Politics

Inside the campaigns: how National took the migrant and rural vote

We’ve asked people who worked on the major parties’ campaigns to write about their experiences and observations after election 2017. First up: Jenna Raeburn, a PR consultant who worked on the National campaign, detailing life on the big blue bus.

If you live in the centre of a big city you could be forgiven for thinking the Jacinda effect was real.

In the universities, the rallies, the huge crowds, and your Facebook feed, the mood for change was palpable. Something Very Big was going on and we all knew it.  

But in the rest of the country an entirely different election was playing out. The Jacinda effect did not reach South and West Auckland, and it certainly never showed up in regional New Zealand.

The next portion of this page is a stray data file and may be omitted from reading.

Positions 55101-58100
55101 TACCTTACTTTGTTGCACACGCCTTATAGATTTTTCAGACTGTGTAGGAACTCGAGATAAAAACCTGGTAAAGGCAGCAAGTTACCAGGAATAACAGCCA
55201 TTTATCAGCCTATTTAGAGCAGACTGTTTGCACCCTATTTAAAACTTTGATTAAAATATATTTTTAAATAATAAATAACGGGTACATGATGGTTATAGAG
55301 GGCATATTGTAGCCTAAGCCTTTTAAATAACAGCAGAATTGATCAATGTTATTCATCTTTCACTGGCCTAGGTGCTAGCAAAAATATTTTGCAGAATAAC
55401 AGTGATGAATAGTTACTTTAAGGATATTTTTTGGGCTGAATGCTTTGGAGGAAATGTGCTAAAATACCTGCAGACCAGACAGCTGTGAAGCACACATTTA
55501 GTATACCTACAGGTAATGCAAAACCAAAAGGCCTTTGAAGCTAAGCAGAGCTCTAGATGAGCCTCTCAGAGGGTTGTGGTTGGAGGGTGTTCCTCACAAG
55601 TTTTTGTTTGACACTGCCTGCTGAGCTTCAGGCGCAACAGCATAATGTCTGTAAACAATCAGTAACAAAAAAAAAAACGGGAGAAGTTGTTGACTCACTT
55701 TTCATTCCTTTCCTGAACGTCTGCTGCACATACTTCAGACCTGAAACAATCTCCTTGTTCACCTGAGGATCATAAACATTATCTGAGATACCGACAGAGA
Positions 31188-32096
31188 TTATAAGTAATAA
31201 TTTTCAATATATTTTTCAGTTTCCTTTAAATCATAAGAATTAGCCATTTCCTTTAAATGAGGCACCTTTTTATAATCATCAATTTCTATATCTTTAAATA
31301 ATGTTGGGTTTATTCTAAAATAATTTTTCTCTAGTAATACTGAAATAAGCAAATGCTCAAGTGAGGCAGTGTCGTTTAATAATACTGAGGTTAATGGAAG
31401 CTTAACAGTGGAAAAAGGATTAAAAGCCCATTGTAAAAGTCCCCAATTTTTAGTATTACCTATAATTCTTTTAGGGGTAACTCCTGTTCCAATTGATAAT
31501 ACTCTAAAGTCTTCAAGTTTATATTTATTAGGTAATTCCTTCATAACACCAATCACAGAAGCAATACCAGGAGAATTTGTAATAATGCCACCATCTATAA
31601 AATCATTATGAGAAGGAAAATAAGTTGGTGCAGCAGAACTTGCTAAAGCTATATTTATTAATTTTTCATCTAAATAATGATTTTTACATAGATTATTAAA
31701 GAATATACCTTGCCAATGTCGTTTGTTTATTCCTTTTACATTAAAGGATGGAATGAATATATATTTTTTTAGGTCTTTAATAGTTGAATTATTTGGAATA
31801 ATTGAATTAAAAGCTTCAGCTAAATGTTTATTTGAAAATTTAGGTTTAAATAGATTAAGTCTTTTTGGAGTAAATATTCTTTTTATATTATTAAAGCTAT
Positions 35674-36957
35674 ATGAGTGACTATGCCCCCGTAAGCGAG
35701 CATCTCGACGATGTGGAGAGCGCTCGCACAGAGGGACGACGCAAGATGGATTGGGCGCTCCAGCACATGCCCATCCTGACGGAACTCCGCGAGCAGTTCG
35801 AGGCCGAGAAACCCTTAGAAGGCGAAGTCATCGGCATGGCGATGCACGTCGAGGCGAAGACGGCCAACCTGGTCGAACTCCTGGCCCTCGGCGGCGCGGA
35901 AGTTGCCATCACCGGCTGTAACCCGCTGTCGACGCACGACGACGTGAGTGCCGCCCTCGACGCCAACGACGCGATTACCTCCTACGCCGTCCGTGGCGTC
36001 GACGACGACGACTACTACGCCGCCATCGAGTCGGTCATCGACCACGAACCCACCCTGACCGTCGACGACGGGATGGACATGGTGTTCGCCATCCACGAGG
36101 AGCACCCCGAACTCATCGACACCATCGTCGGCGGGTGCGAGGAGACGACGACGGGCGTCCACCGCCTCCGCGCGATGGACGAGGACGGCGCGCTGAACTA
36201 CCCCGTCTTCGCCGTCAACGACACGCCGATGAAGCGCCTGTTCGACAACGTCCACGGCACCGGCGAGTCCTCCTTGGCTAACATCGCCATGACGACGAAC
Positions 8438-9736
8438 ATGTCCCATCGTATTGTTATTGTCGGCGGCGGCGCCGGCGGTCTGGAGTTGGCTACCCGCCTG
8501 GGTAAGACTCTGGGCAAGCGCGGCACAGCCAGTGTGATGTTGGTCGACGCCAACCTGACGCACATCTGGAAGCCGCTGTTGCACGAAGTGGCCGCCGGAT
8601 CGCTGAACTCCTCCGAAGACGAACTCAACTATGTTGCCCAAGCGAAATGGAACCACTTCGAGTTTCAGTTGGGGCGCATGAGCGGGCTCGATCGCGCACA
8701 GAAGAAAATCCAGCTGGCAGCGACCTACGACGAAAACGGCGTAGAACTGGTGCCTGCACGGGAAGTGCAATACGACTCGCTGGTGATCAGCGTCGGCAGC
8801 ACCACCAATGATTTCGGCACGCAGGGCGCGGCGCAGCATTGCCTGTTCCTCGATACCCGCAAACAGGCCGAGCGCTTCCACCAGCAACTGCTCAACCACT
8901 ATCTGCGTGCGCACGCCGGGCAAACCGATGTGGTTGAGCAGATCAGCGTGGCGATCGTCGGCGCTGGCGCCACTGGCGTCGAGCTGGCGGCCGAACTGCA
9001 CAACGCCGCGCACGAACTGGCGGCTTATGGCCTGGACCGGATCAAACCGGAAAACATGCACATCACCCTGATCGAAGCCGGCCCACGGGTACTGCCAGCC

I was on the National Party campaign bus from 27 August to 22 September. We travelled more than 8000 kilometres and worked dawn til dusk in every corner of the country. We visited 52 electorates. There would hardly be a stretch of SH1 or SH2 north of Christchurch that we didn’t touch.

From the front seat of the bus, and on the street in every small town, it was obvious two parallel games were being played: one in the cities and one in the regions.

Meanwhile, Labour was also failing its traditional voter base of migrants and workers. As it turned out, they couldn’t win the election with young people, women, urban liberals and students alone. They needed middle New Zealand and middle New Zealand did not turn up for them.

What went wrong?

The first thing that struck me within a few hours of the bus setting off was the enormous swathes of the countryside where Labour is nowhere to be found.